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Person Details
Macclesfield, Cheshire
Harold George Rydings was born in 1891 in Macclesfield and was the son of George Booth Rydings a grocers assistant and Amelia Ellen Rydings née Johnson of 59 Leeming Lane, Mansfield Woodhouse. His father George Booth was born in 1866 at Ashton under Lyme, Lancashire and his mother Amelia Ellen Johnson was born in 1863 in Liverdale, Staffordshire, they were married in 1891 in Congleton, Cheshire and went on to have 4 children, Harold George b1891 Macclesfield, Leonard James b1894 Macclesfield, Leslie b1900 Biddulph, Staffordshire and Norman b1906 Bolsover, Derbyshire. In the 1911 census the family are living at 59 Leeming Lane, Mansfield Woodhouse, and are shown as George 45 yrs a grocers assistant, he is living with his wife Ellen 48 yrs and their children, Harold 19 yrs an engine cleaner at railway company, Leonard 17 yrs a collier lamp examiner (above ground) Leslie 11 yrs a scholar and Norman 5 yrs.
Worked on the railways.
12 Sep 1915
362179 - CWGC Website
7th Bn Royal Munster Fusiliers
Private Harold Rydings, enlisted at Rotherham, he initially served with the service number 13131 in the Yorks and Lancaster Regiment he later served with the 7th Battalion Royal Munster Fusiliers, he landed at Suvla Bay on 7th August 1915. He died of enteric fever at the Alexandra Hospital, Asham, on 12th September 1915. He is buried in Portsdown (Christ Church) Military Cemetery, Hampshire,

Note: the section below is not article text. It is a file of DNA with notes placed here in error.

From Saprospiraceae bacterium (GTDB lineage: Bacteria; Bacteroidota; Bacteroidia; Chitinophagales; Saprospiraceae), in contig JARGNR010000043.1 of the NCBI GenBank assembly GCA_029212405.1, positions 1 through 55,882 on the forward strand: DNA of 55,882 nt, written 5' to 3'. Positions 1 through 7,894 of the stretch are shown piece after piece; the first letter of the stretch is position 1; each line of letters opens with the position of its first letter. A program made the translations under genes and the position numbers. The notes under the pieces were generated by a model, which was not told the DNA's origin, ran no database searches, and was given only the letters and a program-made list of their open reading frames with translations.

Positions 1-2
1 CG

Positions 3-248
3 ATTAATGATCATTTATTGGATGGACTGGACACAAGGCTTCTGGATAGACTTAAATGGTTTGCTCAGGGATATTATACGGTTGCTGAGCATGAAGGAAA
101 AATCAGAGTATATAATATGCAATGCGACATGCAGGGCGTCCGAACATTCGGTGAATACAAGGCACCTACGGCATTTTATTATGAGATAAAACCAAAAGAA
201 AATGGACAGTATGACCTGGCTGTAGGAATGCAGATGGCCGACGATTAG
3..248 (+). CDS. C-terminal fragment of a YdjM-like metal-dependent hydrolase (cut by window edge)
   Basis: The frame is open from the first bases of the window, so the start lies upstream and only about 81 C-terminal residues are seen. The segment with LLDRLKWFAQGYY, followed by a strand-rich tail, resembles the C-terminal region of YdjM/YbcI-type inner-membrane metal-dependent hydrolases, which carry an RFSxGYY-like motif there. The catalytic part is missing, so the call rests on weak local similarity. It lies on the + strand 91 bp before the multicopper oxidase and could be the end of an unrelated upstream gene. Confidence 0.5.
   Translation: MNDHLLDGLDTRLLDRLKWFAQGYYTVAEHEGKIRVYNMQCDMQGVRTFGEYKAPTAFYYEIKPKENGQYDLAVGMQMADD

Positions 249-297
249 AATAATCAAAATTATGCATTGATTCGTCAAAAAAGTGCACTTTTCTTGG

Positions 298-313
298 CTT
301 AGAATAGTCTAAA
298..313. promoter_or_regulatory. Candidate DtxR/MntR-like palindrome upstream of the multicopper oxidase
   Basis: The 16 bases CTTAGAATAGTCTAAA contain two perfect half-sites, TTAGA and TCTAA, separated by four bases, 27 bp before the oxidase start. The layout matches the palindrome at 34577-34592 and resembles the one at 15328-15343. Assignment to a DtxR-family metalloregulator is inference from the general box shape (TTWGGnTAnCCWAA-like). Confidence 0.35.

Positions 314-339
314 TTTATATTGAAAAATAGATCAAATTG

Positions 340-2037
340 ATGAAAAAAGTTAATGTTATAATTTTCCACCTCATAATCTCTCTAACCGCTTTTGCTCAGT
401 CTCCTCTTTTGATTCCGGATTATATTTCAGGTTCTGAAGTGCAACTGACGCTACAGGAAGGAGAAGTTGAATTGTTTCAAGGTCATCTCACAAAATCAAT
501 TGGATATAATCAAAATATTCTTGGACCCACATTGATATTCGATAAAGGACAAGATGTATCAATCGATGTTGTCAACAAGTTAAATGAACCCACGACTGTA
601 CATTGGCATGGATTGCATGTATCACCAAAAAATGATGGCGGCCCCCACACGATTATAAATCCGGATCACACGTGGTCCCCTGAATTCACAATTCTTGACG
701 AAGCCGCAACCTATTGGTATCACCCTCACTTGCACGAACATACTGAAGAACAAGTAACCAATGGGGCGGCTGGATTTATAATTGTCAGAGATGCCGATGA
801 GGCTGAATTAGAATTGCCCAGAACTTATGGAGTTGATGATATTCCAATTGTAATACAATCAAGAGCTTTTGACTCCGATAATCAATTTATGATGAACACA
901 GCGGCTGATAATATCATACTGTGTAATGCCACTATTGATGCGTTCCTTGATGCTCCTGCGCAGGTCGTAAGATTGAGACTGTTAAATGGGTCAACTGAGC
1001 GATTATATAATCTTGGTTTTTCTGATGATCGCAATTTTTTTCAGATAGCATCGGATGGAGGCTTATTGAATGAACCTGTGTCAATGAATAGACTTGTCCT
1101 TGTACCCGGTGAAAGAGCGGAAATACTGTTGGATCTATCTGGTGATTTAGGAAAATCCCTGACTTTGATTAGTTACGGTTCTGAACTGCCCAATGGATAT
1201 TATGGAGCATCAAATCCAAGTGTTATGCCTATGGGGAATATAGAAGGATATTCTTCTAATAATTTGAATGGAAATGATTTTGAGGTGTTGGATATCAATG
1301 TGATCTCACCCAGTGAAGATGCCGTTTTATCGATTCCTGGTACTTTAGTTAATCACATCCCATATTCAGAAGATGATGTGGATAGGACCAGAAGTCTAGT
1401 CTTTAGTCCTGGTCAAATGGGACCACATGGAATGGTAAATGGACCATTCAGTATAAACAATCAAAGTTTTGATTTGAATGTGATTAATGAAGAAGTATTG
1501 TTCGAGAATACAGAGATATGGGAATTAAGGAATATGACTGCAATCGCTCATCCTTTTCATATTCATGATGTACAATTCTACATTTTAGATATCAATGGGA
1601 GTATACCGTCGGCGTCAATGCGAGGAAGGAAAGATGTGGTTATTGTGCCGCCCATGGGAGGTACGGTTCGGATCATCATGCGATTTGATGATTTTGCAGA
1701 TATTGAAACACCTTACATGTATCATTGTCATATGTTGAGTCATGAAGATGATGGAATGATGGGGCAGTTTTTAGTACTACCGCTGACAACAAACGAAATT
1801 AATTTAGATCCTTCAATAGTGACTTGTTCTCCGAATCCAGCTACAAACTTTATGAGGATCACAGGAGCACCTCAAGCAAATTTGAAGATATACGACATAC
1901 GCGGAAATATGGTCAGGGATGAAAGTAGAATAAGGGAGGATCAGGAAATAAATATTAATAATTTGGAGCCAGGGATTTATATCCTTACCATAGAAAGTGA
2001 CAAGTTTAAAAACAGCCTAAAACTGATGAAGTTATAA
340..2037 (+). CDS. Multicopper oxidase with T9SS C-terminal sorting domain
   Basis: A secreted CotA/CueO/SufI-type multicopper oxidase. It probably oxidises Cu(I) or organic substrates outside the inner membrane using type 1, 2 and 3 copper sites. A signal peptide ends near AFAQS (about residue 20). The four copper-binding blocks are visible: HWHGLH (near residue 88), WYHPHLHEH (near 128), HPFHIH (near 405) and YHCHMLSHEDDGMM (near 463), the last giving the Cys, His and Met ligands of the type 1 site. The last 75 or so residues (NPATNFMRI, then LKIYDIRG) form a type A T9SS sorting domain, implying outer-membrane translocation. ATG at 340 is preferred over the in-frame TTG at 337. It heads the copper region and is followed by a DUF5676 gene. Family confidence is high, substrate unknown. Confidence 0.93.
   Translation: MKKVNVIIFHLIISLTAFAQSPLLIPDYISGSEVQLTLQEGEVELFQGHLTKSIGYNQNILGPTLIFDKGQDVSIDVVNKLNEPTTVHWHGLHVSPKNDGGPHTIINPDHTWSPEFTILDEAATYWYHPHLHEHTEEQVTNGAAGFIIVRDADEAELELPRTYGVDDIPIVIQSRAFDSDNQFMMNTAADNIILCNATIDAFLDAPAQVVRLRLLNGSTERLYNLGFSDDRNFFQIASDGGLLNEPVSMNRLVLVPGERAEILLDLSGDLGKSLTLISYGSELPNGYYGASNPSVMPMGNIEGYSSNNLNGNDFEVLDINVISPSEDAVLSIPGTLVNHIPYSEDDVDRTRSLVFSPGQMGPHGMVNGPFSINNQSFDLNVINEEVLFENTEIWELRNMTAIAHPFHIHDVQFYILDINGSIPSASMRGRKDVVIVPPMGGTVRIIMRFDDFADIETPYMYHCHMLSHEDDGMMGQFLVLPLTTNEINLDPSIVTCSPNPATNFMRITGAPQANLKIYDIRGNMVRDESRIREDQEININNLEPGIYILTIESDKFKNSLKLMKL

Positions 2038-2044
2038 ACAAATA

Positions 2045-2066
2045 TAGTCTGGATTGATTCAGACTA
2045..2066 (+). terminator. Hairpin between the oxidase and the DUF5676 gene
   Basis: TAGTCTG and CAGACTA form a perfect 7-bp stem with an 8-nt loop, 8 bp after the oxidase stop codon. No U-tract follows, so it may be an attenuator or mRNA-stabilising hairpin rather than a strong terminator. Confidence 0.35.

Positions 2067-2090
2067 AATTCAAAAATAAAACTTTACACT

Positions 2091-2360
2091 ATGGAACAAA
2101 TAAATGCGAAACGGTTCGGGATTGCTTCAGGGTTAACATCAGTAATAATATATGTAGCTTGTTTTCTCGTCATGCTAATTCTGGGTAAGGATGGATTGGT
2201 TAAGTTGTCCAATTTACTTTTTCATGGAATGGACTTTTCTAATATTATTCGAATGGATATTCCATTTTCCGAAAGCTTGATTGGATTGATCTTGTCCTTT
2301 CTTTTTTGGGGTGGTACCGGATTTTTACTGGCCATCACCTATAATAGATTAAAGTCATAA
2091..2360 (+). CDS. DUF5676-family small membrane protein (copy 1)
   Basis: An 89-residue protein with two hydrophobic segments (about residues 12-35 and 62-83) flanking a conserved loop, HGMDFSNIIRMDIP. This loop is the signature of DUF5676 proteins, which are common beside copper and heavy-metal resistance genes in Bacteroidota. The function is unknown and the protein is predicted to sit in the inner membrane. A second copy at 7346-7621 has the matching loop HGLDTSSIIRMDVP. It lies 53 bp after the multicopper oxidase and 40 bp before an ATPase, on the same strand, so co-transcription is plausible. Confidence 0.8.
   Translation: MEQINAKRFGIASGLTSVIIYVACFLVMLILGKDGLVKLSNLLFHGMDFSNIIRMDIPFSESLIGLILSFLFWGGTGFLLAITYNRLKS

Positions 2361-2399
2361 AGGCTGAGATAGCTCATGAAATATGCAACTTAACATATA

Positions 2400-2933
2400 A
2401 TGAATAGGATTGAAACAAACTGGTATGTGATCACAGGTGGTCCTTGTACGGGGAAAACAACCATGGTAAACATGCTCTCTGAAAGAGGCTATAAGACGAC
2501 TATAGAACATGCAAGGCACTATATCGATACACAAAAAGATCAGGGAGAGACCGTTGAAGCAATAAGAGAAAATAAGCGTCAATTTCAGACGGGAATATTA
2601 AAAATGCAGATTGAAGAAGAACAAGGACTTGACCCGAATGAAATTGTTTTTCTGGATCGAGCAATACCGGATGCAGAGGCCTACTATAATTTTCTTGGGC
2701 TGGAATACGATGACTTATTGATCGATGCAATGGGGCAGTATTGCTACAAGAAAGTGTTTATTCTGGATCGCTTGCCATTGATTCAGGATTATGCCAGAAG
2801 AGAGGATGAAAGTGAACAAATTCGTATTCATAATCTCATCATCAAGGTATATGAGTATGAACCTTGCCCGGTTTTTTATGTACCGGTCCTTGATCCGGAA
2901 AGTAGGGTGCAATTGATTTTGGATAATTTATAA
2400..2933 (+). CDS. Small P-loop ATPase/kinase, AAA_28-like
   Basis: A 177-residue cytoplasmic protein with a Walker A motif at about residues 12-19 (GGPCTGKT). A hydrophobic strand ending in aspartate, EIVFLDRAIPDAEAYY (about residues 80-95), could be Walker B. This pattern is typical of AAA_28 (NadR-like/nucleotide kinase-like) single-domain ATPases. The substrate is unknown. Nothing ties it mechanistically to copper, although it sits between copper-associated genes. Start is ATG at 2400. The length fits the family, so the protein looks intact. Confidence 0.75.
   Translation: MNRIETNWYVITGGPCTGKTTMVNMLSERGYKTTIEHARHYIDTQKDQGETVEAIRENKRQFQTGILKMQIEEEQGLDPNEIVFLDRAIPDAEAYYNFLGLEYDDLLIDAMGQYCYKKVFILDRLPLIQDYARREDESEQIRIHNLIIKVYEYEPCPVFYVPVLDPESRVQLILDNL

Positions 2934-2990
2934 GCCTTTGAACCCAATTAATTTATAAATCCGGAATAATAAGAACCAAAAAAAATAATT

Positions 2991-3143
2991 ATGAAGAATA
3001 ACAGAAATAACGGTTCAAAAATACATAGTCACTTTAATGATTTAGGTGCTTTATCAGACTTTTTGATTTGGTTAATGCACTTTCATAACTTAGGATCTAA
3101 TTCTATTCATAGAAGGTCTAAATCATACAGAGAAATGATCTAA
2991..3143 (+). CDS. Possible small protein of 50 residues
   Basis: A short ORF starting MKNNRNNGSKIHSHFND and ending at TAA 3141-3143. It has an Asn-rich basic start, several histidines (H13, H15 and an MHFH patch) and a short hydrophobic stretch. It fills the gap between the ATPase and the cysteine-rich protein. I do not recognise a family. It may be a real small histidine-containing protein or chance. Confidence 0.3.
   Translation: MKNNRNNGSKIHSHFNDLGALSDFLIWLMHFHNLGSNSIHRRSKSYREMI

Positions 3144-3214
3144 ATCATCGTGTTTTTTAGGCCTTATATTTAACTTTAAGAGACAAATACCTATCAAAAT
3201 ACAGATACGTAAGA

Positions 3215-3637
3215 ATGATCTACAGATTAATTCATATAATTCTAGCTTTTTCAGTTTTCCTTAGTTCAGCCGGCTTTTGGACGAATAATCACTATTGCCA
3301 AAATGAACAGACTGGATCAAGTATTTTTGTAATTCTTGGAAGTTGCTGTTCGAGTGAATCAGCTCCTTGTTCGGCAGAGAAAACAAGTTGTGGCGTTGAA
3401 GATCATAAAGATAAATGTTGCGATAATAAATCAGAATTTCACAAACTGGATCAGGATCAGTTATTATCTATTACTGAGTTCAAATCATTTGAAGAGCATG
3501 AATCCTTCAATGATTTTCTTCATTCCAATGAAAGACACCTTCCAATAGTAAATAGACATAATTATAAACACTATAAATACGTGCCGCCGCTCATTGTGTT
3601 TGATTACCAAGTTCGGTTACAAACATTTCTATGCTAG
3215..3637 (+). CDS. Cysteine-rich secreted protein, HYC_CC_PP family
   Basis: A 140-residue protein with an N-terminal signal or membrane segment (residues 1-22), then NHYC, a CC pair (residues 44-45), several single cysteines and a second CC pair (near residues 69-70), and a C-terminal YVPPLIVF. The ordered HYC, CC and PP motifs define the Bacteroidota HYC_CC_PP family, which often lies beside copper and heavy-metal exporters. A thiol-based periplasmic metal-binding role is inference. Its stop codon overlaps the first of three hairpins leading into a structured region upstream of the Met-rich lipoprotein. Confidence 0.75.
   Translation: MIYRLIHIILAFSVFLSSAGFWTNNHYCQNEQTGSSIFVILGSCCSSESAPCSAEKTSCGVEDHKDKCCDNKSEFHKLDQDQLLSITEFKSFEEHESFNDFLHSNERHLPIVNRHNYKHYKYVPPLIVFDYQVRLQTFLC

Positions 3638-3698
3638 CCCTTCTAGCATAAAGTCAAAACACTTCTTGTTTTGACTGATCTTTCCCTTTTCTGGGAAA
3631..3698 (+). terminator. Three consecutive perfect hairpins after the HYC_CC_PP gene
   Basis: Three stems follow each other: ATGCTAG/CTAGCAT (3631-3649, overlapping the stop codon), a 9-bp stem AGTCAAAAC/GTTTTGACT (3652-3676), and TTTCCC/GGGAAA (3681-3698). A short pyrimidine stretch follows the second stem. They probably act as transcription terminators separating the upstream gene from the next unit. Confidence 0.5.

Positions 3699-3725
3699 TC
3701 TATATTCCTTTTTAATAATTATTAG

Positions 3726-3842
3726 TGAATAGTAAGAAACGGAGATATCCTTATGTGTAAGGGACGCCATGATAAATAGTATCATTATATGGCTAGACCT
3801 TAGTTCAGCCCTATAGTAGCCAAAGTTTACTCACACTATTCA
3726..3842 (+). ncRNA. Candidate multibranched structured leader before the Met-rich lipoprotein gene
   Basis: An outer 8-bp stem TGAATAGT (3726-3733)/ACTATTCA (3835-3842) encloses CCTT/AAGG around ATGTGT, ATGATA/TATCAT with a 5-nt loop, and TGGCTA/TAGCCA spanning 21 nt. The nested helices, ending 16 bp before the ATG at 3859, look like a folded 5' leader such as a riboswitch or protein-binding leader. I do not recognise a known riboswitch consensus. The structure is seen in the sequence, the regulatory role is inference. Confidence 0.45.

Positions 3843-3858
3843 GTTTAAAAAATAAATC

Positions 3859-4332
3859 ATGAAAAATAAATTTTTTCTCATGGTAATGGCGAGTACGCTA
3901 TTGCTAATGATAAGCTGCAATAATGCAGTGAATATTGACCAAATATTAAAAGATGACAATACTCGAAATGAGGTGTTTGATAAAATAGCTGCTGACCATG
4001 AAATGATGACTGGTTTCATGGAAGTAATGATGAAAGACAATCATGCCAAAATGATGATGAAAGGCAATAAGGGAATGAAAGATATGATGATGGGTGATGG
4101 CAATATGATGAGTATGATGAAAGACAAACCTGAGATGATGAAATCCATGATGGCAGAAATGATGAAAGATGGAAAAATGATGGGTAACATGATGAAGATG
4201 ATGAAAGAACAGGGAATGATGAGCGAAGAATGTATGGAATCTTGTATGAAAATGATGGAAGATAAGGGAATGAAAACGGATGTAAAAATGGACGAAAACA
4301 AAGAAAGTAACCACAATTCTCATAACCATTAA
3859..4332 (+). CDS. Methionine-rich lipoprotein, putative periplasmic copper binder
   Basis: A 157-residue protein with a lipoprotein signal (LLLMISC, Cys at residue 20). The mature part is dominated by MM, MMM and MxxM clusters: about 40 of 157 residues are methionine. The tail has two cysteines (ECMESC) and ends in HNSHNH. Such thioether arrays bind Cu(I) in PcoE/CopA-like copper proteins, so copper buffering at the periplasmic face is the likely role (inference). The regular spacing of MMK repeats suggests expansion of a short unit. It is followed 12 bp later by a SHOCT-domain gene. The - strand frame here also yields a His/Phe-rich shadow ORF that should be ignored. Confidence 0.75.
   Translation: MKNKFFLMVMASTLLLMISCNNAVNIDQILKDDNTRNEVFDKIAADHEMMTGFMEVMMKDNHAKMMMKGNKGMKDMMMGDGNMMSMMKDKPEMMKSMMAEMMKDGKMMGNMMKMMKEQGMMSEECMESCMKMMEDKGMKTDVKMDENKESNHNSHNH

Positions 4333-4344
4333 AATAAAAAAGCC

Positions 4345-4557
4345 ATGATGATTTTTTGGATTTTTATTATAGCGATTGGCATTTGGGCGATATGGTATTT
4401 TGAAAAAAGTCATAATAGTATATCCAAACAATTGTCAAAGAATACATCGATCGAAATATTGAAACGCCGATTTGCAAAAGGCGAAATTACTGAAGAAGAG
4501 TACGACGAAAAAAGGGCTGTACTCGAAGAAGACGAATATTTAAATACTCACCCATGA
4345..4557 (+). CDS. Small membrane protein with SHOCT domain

Article published 3rd September 1915 in the Mansfield Reporter and Sutton Times :- Writing to his mother in Mansfield Woodhouse, he gave a detailed account of his experiences, of the chaos and confusion, the heat and the lack of water up to his being wounded on 9th August. “I am in the pink of condition. I am up and knocking about, only I am rather weak from loss of blood. I went under X-rays this morning, and it seems that all three of my fingers are broken. The bullet went straight through my first and second finger, at the knuckle, and took the top off my third. I think I shall be able to keep what is left of them. They will have to be set before I shall be able to use them again, although they give me very little pain. I cannot move them. Well, I have such a lot to tell you I really do not know where or how to begin. I do hope you are A1. Leonard says I have taken years off your life, mother, but I do hope I have given you years longer to live, now that you know I am safe in England once again. You must cheer up, for I shall soon be coming to see you, and then we will wag our jaws and not half. You will be tired of listening to me. I really think I could fill a newspaper with news. “I must now begin. We went into action on Saturday morning [7th August 1915] and forced a new landing I dare say that you have seen it in the papers about the 10th Division of what good work they did. When we were on the ship, waiting to land, there were shells and shrapnel dropping all round us. The boats had to keep changing their positions to get out of range. The guns that were firing at us were on high hills, and they kept firing and disappearing. Our navy, which came up with us, found some of their guns, but the others kept up a continual fire. We got off the large boats on to some small lighters, and set off for the shore. While we were sailing for the shore a Turkish aeroplane dropped a bomb on the corner of our lighter, only doing little damage, and no one was injured. We went as far as we could, then we had to wade through the water up to our shoulders, some getting killed, others wounded and drowned. When the Dublins got ashore they struck a land mine, and it sent about one hundred of them to their graves – poor fellows. We landed without much loss, and commenced advancing over sand and rocks and low bushes. We advanced without much loss until Saturday night, then our casualties started. We had driven the Turks back about three miles [sic – but it probably felt like that], and they was on Hill 971, and we were on another bit called La-la-bala. There was a big open valley between. We had the order to make a vigorous attack from the right flank, C Company and two platoons from ours, and No. 16, under Major [Godfrey] Drage . We had the order to advance with fixed bayonets, which we did for the first time in real warfare, and kept going down the hill and across the valley, open to their fire the whole time. They were dropping like flies all round me. We then started going up the hill, and it was a hill, my word. We got away from another with it being dark and the way so uncertain, but we had the order to charge, and we did. We were outnumbered by so many, and they were strongly entrenched. The order was given to retire. Some of us heard it – some didn’t. Those that didn’t went off to certain death. We, that did, went down the hill, bullets whizzing all around us, my officer was hit, so Lieut. FitzMorris took command of what few of us were left, and we made our way back to our Company headquarters. George and “Ginger” were missing. I wondered if they had been wounded or killed. As soon as we reached headquarters, we had to start trench digging in solid rock. We got about 2ft. down by 6 o’clock. The next morning (Sunday), we were under continual fire. We dug all day. Mind you, the sun in the day nearly checked us, and we got our water bottles full (they hold a quart), when we left the ship, so you may guess what a state we were in, our tongues out and our eyes getting glassy, still we stuck it. I could not eat for we only had “bully” beef and biscuits, and I had not enough moisture in my mouth to eat. I sent my water bottle with a man who took so many to get them filled at a well at the beach, but he never returned, the snipers got him. Well, late on Sunday night, who should turn up but George and “Ginger,” beat to the world, their clothes and equipment all riddled with bullets, but unhurt themselves. We were all pleased to see each other safe. We were digging all Sunday night, then when daylight came on the Monday [9th August 1915], our Captain said: “Cheer up, lads, we are going for 24 hours rest.” We all jumped for joy, and set off for the rest, but, alas, fresh orders came that there was a general advance right along the line going to take place, so we formed up in orderly formation and commenced the advance. As soon as the Turks saw this they simply poured it into us from machine guns, field gun and rifle. Oh dear! I never saw or hear anything like it and I hope I never shall do again. We kept on though, and was not firing at all until the order came to halt, then we lay on the ground, taking the best cover we could. Our Captain told about twelve of us to get the range, which we did then we let them have it. I was behind a bush, kneeling on one knee, letting bang, and I had fired about 50 rounds and was just reloading when, bang, my rifle was knocked out of my hand and I looked at my hand and found it bleeding and a big hole through my fingers. I thought this was healthy, so I ran back about 20 yards to where some of our fellows were, to have it bandaged up. I heard George shout, “Are you hurt, Harold,” I said yes but could not go to him. A corporal put me a bandage on and I asked for a drink of water, but no-one had any. I moved from there because things were too hot. Another lad got in my place, and he had no sooner got there than he was shot through the head. I went to the captain. He said, “What, hit, Rydings?” I said, “Yes, Sir,” and he replied, “Well, you had better follow on in the rear, as it was suicide to go back.” I stayed with the Company for an hour or more, then the Captain saw how I was bleeding, and he said I should risk it and go down to the beach as best I could. It was four miles [sic] to the beach, and how I got there alive God only knows. I will not tell you here, it would take me too long. Anyway, I got there and got on the Hospital Ship, the “Sudan” and of course you know the rest. I have told you all.” Above article is courtesy of Jim Grundy and his facebook pages Small Town Great War Hucknall 1914-1918